It was a golden evening, to be certain. The Polish Mission team had been anxiously awaiting this night for months. Now, every detail was set: the electronics worked perfectly, the centerpieces and accents were arranged with minute attention to detail, and the freshly-printed copies of The Mission were poured over again and again for typos. The work had been non-stop in the months and weeks prior, but now everything was ready to shine.
And so began another part of The Polish Mission’s Brightest Hour! It began when Minister of Culture Madam Małgorzata Omilanowska came to campus in late July to award us with the gold degree of the Gloria Artis, and on October 29, The Polish Mission welcomed Ambassador Ryszard Schnepf to formally mark the occasion in front of a group of our most generous friends, gathered at Pine Lake Country Club.
Over 115 guests came to mark the gala occasion, in a gorgeous room that was embellished by approximately 50 letters of congratulations, from people ranging from President of Poland Andrzej Duda, Director of the Auschwitz-Birkenau State Museum Dr. Piotr Cywiński, Prime Minister of Israel Benjamin Netanyahu, President of the Grand Hotel R.D. Musser III, and even President Obama. Letters from leading influential Polish institutions were displayed in the elegant bar room, where a choice display of some of the best artwork from our collection was showcased in view of the panorama of Pine Lake at sunset. Works by Jacek Malczewski, Julian Fałat and Leon Wyczółkowski, among others, inspired guests. The adjacent sample of modern art, a sample of Po Prostu Pink by Agata Dworzak-Subocz, part of the International Print Triennial Society of Krakow, accented the breadth of great art, from antiquity to the modern day.
At 7:00 PM, the bells rang, and as the din of delightful conversation subdued, our program began with some kind words of welcome from Chancellor-Rector Msgr. Tom.
Ambassador Schnepf then went on to give a moving address on the status of Polish-American relations that captured everyone’s attention. In a heartwarming expression of admiration, he mentioned that over 70 years since the last visit of an Ambassador was entirely too long of a time, and continued to congratulate The Polish Mission.
His words of affirmation resonated greatly with everyone–the work of The Polish Mission can only with the greatest of difficulty be complemented to a more fulfilling degree.
Pine Lake chef extraordinaire Nick Lundberg prepared an exquisite array for the guests – a luxurious American base with Polish accents. Matzo ball duck broth soup and Polish cheesecake were the book ends to the excellent main course of filet mignon and horseradish jus.
As the talented Pine Lake serving team brought out the decadent cheesecake, it was time for a special addition to the speaking program that began with Mr. Bob Wittman, who most graciously offered guests an unforgettable telling of the true story of the 1728 oil painting by Krzysztof Lubieniecki, Portrait of a Young Man. Looted from Europe at the close of the Second World War, Mr. Wittman courageously endeavored to return the valuable early Baroque masterpiece to its original home of Poland. Wittmann’s son, Christopher, is a St. Mary’s man, a 2014 graduate of OLSM, and his father closed the presentation by challenging all collectors and museum professionals to closely investigate their collections to uncover the secret stories behind the prized items.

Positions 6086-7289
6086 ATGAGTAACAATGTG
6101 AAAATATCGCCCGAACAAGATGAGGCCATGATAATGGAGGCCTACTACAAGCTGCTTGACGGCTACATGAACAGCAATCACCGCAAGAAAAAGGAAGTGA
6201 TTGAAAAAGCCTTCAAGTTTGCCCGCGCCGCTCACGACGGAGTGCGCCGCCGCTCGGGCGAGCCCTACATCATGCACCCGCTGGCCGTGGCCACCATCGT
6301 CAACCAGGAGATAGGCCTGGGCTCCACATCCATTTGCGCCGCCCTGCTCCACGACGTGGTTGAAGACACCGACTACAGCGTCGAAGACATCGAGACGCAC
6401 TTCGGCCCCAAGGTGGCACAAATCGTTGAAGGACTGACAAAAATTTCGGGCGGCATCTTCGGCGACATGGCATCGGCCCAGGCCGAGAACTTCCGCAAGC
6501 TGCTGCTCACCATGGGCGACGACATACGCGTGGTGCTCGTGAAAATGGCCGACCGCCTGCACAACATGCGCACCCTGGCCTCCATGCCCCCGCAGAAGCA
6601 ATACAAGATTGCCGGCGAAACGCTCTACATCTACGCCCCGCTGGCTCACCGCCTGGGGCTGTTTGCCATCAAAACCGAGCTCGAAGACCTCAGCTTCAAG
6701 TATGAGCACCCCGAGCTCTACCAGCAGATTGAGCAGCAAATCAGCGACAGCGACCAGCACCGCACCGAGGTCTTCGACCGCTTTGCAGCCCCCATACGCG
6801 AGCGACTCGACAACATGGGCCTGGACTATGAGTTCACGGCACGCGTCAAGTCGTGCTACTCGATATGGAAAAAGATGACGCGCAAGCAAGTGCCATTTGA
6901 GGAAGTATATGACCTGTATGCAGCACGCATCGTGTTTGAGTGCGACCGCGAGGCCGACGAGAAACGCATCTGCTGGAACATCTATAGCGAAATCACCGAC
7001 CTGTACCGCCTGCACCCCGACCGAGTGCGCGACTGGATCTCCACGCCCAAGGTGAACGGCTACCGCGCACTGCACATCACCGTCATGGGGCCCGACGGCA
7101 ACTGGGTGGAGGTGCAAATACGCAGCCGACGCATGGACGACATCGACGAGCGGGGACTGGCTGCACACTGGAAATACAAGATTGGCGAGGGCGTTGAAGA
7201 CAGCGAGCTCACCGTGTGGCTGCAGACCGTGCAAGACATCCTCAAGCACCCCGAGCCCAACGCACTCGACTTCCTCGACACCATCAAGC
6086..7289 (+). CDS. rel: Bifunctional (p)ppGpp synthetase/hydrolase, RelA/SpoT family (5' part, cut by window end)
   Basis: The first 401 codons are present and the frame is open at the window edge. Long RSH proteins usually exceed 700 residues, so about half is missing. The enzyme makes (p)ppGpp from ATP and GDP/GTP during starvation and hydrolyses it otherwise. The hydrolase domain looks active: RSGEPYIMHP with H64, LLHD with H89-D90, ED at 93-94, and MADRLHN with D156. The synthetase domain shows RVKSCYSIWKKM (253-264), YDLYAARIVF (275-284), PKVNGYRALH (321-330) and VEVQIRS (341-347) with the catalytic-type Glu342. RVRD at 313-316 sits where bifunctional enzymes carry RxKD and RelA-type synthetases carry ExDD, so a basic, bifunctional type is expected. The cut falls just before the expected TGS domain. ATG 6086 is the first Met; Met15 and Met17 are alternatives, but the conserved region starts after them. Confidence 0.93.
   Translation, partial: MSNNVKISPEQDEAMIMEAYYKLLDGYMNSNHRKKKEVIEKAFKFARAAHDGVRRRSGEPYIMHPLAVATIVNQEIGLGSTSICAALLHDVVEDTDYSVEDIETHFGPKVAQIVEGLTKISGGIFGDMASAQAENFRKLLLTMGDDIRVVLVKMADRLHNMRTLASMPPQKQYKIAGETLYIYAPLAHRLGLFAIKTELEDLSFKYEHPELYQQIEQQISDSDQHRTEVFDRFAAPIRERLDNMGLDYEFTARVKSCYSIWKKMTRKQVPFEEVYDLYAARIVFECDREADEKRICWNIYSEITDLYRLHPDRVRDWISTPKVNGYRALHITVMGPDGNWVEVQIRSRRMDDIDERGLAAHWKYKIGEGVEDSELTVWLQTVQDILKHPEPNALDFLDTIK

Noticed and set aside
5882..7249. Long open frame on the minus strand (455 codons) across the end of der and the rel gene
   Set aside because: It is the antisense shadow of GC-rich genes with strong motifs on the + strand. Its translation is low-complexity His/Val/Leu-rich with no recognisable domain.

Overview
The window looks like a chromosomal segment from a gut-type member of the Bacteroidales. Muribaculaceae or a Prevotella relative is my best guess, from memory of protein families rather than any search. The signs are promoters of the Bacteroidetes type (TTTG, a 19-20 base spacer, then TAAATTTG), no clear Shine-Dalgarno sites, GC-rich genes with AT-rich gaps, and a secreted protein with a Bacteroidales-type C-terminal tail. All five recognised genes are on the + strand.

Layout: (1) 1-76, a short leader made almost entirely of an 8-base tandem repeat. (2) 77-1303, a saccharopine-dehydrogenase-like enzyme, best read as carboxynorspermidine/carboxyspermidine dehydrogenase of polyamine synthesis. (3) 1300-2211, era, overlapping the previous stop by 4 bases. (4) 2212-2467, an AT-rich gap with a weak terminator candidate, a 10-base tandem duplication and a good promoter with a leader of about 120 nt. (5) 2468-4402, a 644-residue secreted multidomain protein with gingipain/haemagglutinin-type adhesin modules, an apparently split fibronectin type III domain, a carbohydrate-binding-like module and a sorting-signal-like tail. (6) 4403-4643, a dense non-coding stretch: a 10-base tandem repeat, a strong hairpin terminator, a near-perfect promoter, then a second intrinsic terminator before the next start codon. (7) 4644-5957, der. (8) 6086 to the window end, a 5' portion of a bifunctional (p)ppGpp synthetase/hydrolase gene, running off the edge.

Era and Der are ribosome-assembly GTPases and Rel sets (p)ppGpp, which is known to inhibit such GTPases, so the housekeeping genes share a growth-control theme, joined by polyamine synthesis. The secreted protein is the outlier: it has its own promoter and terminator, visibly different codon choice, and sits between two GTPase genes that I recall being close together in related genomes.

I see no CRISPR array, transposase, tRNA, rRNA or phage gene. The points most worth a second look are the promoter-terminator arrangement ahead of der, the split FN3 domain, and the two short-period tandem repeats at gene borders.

After Mr. Wittmann’s enthralling presentation, guests were informed that the Gloria Artis wasn’t the only prestigious award being celebrated that evening. Though many were aware of the Gloria Artis, only a trusted few were aware that our Director Marcin had been nominated to receive the Cavalier’s Cross of the Order of Merit of the Republic of Poland (Krzyż Kawalerski Orderu Zasługi Rzeczypospolitej Polskiej) several months ago. By decision of President Bronisław Komorowski, Marcin was to receive the award in recognition of outstanding service to the Polish Republic through cultural engagement in the United States, but he had requested that the ceremony take place on the 29th, at the place where Marcin received his first job in the United States so many years ago – Pine Lake Country Club!
The Ambassador was welcomed to the stage for a second time, but this time he focused on the vision of our esteemed Marcin, who he humorously likened to a movie star (which many of Marcin’s associates understand well). But aside from warm-hearted humor, with Marcin on stage, it was with the utmost formality that the Ambassador read aloud the formal declarations necessary for the awarding of the Cavalier’s Cross. He pinned the blue silk award on Marcin’s lapel, to the delight of the applauding guests, some of which were Pine Lake members who remember seeing Marcin working in the locker room all those years ago.
The evening was closed with a most heartwarming address by our Director Marcin, who with grace proceeded to thank his family, the Polish Mission team, and everyone who helped make that evening’s dinner a reality and a success. Most importantly, he dedicated his award to his children Phillip and Michelle, and their generation, so that they may carry on the special purpose embodied by The Polish Mission. Amidst his brief remarks, he promised all that The Polish Mission would never stop our high-profile cultural program, and that the future would hold great things for us. As The Polish Mission is now anointed with prestigious gold, he said, “we are the top Polish organization in North America, and you are all responsible for this achievement. Thank you for supporting our mission, our Polish Mission.”